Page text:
England beat New Zealand to reach the semi-finals
But England refused to be blown off course in their bid for Champions Trophy glory, hoisting sails and booking their place in the semi-finals at the earliest available opportunity.
In weather which made it difficult to play cricket let alone watch it with gusts up to 50mph whipping across the square in Cardiff, an 87-run victory over New Zealand was enough for England to progress.
Moreover, they now have the perfect prospect of a shot to nothing at Australia on Saturday at Edgbaston knowing that victory there would almost certainly knock Steve Smith’s side out of the tournament.
It was not a day for individuals to take stand centre stage more a day where the collective gathered together and huddled whether it was Eoin Morgan’s shrewd use of his bowlers or their realisation of the correct lengths to bowl, hammering it in short with cross seamers.
But there were still some highlights with a typically inventive knock from Jos Buttler, half centuries from Joe Root and Alex Hales, Liam Plunkett’s second four wicket haul of the tournament and a decent effort from the recalled Adil Rashid, who bowled with great control in difficult circumstances.
Ben Stokes scored 48 off 53 balls
New Zealand, for their part, were less than pleased with a pitch they felt offered significant uneven bounce as the match wore on. However that was an argument weakened significantly by the fact they won the toss and chose to insert England.
Any tournament is weakened when hosts go out early so the ICC should be delighted England have stomped into the last four at the earliest available opportunity, particularly when rain has ruined two of the five matches before yesterday and seen Duckworth Lewis decide another.
It was not good news for the Kiwis who were on the wrong side of one of those no results when well on top of Australia and now have to hope England win on Saturday (or if that match is washed out) hammer Bangladesh by a decent enough margin on Friday to go through on net run rate.
There were moments during the day when Morgan admitted he felt less than confident including at the halfway point after England posted 310 – a target he felt was 15 below par – or when Williamson and Ross Taylor were 158-2 and cruising.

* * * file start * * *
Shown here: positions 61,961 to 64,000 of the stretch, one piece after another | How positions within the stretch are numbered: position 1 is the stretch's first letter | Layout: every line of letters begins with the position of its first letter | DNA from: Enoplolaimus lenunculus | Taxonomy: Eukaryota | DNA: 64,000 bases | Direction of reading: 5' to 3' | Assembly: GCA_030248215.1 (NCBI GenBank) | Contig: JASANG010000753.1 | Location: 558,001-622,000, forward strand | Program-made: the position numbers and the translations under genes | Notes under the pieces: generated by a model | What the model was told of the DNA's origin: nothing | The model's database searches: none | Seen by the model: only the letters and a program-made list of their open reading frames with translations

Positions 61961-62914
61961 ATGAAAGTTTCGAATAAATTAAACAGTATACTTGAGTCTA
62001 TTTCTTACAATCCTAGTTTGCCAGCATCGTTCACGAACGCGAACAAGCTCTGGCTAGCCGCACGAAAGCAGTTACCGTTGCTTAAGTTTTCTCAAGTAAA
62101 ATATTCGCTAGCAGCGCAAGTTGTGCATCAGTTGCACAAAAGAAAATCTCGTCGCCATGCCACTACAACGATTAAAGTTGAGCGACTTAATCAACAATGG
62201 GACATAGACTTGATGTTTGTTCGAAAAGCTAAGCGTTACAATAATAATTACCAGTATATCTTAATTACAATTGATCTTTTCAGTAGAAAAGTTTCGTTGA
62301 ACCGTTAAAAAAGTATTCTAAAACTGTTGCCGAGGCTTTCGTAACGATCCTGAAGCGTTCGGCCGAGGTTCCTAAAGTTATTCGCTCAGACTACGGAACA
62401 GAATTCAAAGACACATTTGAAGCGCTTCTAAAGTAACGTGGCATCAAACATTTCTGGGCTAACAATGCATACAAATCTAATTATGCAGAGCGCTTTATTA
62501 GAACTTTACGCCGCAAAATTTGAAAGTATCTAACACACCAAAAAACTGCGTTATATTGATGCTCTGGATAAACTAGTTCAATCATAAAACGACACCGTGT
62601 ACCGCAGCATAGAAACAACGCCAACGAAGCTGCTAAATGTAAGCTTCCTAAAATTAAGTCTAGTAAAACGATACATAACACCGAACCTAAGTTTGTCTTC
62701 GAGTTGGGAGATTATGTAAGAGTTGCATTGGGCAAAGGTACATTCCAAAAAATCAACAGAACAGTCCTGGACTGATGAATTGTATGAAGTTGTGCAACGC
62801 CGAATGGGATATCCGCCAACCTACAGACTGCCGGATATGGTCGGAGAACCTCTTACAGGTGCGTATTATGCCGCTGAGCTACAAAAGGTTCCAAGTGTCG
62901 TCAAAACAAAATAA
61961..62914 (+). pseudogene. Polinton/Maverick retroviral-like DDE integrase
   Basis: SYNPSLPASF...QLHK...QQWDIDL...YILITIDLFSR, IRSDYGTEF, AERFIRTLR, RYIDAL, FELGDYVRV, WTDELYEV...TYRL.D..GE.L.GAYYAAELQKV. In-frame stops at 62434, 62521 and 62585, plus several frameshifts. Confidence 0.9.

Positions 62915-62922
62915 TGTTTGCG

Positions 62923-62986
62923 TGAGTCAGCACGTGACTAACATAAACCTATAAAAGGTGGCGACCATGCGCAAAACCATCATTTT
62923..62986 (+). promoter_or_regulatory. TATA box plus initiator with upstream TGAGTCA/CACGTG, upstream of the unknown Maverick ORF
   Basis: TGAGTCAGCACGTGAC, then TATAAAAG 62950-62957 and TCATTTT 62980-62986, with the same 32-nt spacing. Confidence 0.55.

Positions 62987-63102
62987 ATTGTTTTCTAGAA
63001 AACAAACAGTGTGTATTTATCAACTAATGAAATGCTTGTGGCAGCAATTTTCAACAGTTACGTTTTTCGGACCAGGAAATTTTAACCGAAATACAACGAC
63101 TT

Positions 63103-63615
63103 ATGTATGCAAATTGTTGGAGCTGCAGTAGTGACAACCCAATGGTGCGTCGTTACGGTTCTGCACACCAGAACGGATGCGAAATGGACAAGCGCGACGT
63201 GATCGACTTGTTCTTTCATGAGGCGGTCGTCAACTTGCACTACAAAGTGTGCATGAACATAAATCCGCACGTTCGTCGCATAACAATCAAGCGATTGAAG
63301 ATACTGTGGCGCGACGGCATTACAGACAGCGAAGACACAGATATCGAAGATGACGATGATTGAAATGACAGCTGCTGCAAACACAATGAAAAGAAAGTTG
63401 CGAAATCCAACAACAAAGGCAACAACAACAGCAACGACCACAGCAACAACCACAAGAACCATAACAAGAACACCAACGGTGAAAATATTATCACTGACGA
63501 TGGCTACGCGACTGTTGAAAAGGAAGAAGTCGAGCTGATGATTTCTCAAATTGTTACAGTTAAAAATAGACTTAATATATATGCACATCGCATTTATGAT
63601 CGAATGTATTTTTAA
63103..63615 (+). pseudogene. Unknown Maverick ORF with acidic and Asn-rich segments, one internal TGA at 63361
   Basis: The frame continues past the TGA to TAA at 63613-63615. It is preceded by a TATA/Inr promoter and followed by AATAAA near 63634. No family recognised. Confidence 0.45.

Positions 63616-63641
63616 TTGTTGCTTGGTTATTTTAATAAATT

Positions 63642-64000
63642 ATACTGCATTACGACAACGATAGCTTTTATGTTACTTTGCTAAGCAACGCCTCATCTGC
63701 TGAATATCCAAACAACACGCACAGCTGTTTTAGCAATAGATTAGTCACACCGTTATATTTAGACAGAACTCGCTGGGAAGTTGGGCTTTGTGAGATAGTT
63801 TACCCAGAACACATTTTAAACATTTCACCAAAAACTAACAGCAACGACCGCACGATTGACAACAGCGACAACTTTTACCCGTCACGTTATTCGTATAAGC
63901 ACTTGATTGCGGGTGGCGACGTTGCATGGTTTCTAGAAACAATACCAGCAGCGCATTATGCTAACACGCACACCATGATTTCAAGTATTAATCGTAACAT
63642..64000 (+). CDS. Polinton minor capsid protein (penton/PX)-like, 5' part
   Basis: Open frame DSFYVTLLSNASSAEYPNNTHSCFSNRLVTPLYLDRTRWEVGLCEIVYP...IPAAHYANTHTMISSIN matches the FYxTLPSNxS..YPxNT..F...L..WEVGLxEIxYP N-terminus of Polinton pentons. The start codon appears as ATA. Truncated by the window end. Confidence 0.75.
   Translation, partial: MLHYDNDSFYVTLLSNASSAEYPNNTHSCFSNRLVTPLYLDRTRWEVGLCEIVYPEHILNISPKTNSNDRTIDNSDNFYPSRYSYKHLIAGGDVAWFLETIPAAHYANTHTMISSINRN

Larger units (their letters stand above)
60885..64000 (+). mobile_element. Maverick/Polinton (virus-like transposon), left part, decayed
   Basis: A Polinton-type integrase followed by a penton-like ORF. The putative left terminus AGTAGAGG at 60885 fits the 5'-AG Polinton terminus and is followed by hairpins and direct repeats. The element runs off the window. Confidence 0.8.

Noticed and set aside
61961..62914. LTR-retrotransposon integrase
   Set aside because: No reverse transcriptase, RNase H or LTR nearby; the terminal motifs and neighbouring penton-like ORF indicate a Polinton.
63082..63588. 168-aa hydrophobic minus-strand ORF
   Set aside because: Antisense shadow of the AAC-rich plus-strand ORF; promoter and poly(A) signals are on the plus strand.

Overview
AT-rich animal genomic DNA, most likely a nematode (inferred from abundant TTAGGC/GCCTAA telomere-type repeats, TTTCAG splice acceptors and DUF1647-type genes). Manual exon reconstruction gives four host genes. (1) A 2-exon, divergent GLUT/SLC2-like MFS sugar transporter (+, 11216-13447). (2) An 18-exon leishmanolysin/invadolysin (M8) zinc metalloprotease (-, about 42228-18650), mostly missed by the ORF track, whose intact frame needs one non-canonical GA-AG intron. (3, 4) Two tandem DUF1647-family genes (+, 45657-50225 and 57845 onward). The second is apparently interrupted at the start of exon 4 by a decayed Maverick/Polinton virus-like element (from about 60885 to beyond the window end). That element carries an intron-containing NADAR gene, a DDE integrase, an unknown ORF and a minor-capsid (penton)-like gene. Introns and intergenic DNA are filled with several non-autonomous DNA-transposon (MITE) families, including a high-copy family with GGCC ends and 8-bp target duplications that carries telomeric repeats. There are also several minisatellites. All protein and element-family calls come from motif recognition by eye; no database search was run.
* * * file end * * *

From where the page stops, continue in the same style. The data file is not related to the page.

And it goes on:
But after throwing the ball to Mark Wood, the fast bowler got one to leap off the track and brush the glove of Williamson when he was 13 short of a second century.
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It was an opening that the rest of the bowlers rushed through, Jake Ball and Rashid bagging victims and Plunkett mopping up the tail.
New Zealand lost their last seven wickets for 55 runs.
As Morgan later admitted, England had finished their own innings with a slight sense of frustration, losing three in four balls as Tim Southee cleaned up the tail with three balls still in the locker.
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Eoin Morgan (Middlesex, captain)
And for all that 310 all out was nothing to be ashamed of, it was true that New Zealand had consistently managed to check momentum.
After Jason Roy had departed early, stretching selectors’ loyalty that little bit thinner (for all that he will not be dropped for Saturday) walking across his stumps and being bowled leg stump by Adam Milne, England kept getting partnerships set and promptly losing wickets.
Setbacks came not in clusters but equally spaced as England’s innings got going then braked as if in some ongoing motorway roadworks. Hales and Root shared an 81 stand for the second wicket and Root and Ben Stokes a half century stand. But the rest rather petered away after getting starts.
New Zealand have built a reputation on clever cricket and there was clear evidence they had thought out their strategy here.
Avoiding length balls they, too, had bowled short – both fast and slow – and restricted England’s ability to go for the straight boundaries and forcing them as much as they could to hit into the wind towards the Pavilion.
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It forced England to be inventive so it was no surprise that Buttler came to the fore counter punching, flat-batting brutal slugs and ramping his way to 61 not out.
As it happened England’s total proved good enough even though Morgan insisted that it was the bowlers who got the batters out of jail.
There have been plenty of times over the course of the last two years when it has been the other way around but the good thing for Morgan and England that all parts of the machine, with the possible exception of the opening partnership, are firing.
Whatever happens, England will be back here next Wednesday as group winners.